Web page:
Property in Spain For Members

How you can refurbish someone's flat in Spain and live there rent-free

The Local Spain
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How you can refurbish someone's flat in Spain and live there rent-free
Photo: Laura Shaw/Pixabay.

A 'refurbishment in return for rent' arrangement isn't widely known in Spain but it's a legal and often mutually beneficial way of saving money for both tenants and landlords at a time of high living costs and rents.

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Doing improvement or refurbishment works on properties in exchange for rent is something that some Spaniards do to save on costs.

La rehabilitación por renta (refurbishment for rent in English) is not hugely common in Spain yet but is growing as the cost of living crisis continues and rental prices continue to soar.

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The idea is that the arrangement benefits both parties. The renter saves money on rent, paying instead with his or her physical labour, while the property owner saves on building and refurbishment costs.

How does it work?

Refurb for rent is not a right of a pre-existing tenant, but rather an agreement made between two parties who agree on the value of refurbishment works and the value of the monthly rent in order to calculate for how long they will compensate rent with the works.

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Let's use an example.

Imagine a rented apartment in Valencia that has a monthly rent of €800. It's a little shabby and could do with some work. The owner advertises that he or she is looking for a 'refurb for rent' arrangement, and finds a prospective tenant who agrees to carry out refurbishment works that they calculate will cost €8,000.

Under a refurb for rent agreement, this tenant will not have to pay rent for 10 months.


The landlord of the property does not get the works for free, per say, but rather is paying for them by waiving the rent. The sort of living arrangement is not particularly popular in Spain although you can find a few adverts from interested landlords and tenants looking to save money.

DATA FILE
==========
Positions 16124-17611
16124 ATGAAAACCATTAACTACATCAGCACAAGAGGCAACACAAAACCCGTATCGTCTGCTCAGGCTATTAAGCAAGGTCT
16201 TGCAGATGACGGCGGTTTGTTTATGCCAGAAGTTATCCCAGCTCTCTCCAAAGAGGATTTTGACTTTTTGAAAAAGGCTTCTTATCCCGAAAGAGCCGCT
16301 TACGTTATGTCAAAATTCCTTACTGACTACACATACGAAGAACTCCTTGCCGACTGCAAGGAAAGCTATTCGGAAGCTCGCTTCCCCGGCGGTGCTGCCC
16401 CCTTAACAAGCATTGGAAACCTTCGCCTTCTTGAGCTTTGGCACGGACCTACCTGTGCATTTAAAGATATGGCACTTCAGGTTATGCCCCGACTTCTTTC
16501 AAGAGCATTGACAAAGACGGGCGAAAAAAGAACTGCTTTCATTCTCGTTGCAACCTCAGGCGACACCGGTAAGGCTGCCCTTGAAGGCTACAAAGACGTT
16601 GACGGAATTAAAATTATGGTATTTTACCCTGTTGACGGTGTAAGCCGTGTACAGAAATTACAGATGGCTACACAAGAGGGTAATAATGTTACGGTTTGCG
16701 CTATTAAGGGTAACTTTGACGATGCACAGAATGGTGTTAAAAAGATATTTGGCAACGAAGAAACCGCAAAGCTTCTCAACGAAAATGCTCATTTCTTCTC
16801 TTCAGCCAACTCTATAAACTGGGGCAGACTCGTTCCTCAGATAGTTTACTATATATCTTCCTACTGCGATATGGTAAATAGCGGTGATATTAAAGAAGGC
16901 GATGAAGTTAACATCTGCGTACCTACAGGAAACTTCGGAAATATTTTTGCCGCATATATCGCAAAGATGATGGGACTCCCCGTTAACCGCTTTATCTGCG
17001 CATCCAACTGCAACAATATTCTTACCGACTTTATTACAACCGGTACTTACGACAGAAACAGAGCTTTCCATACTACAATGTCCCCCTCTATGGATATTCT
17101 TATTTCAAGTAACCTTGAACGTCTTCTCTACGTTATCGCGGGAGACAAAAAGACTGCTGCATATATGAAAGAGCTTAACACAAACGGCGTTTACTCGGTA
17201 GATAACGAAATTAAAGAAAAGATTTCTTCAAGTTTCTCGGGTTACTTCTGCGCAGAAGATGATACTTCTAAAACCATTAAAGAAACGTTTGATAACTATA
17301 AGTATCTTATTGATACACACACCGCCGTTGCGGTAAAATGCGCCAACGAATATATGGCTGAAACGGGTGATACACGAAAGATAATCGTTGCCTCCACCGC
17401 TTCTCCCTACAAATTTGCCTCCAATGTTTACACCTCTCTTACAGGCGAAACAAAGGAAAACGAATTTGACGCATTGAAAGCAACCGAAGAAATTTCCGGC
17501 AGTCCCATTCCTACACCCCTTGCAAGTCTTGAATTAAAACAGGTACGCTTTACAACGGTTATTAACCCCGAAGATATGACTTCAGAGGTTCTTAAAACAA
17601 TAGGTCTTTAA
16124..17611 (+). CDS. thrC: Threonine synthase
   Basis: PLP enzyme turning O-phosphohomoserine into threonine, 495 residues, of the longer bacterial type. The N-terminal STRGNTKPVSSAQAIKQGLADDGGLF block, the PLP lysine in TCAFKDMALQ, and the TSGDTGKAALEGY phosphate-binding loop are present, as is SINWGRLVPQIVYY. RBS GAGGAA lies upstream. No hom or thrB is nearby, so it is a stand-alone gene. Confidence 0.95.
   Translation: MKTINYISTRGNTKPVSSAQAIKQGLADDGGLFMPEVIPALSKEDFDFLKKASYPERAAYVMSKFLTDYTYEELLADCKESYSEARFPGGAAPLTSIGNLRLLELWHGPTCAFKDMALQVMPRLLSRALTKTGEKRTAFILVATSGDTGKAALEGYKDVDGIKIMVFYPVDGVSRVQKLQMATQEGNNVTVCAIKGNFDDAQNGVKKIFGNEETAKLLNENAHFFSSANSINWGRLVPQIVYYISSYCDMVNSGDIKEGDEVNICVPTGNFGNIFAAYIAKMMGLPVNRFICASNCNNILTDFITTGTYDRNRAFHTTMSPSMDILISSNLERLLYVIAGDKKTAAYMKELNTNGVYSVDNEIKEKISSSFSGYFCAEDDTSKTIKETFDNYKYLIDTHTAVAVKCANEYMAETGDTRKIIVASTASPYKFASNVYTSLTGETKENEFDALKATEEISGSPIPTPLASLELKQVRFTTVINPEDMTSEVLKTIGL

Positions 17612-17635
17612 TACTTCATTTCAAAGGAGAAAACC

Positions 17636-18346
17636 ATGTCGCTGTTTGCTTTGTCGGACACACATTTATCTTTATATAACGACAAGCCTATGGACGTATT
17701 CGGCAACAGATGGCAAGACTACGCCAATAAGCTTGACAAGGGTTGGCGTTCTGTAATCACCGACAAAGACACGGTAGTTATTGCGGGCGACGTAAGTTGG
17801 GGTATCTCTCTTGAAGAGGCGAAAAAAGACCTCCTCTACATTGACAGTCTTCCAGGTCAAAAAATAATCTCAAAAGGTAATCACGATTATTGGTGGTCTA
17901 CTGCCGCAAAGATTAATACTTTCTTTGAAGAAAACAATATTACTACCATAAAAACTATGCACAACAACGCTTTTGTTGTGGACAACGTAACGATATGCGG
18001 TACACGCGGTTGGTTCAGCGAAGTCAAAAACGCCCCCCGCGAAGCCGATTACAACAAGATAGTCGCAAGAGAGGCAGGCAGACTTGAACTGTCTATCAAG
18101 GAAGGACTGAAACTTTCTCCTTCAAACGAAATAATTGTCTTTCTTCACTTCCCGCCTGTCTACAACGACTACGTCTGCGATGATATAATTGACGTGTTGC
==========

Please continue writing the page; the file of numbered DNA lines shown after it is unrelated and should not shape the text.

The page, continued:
According to Spanish newspaper El País, the most common sort of agreement is not for an entire property refurbishment, something that would take a long time for a single tenant, but an agreement on partial renovations such as painting, redoing the kitchen or bathroom or installing new windows.

Fátima Galisteo, head of the Galisteo Abogados firm, told El País that these refurb for rent arrangements can be made for rent reductions or for the entire value: “the rent is freely agreed upon by the parties, who must establish whether a lower rent or a grace period in payment is set in exchange for the work."

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Is refurbishment for rent regulated in Spain?

Though it's not a hugely popular form of paying rent yet, refurb for rent arrangements are actually covered by Spanish law.

It is covered by reforms made in 2013 to La Ley de Arrendamientos Urbanos (LAU, though this sort of living arrangement was actually covered by Spain's Civil Code and other regional legal systems before then.

Now, with the reforms of a decade ago, tenants who pay rent with refurbishment work have the same rights as any other tenant, such as the minimum duration of the rental contract or the possibility of terminating the contract after six months.

Article 17.5 of the LAU states:

"In rental contracts it may be freely agreed by the parties that, during a specific period, the obligation to pay rent may be totally or partially waived by the lessee's commitment to reform or rehabilitate the property under the agreed terms and conditions. At the end of the lease, the lessee may in no case request additional compensation for the cost of the work carried out on the property. Failure on the part of the lessee to carry out the works under the agreed terms and conditions may be cause for termination of the lease."


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